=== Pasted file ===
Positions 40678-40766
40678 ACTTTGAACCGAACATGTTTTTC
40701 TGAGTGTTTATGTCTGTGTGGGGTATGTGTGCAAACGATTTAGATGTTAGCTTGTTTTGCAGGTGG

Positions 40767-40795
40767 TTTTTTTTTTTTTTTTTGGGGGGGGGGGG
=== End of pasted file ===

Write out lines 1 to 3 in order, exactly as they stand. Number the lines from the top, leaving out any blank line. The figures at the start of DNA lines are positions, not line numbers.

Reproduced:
Positions 40678-40766
40678 ACTTTGAACCGAACATGTTTTTC
40701 TGAGTGTTTATGTCTGTGTGGGGTATGTGTGCAAACGATTTAGATGTTAGCTTGTTTTGCAGGTGG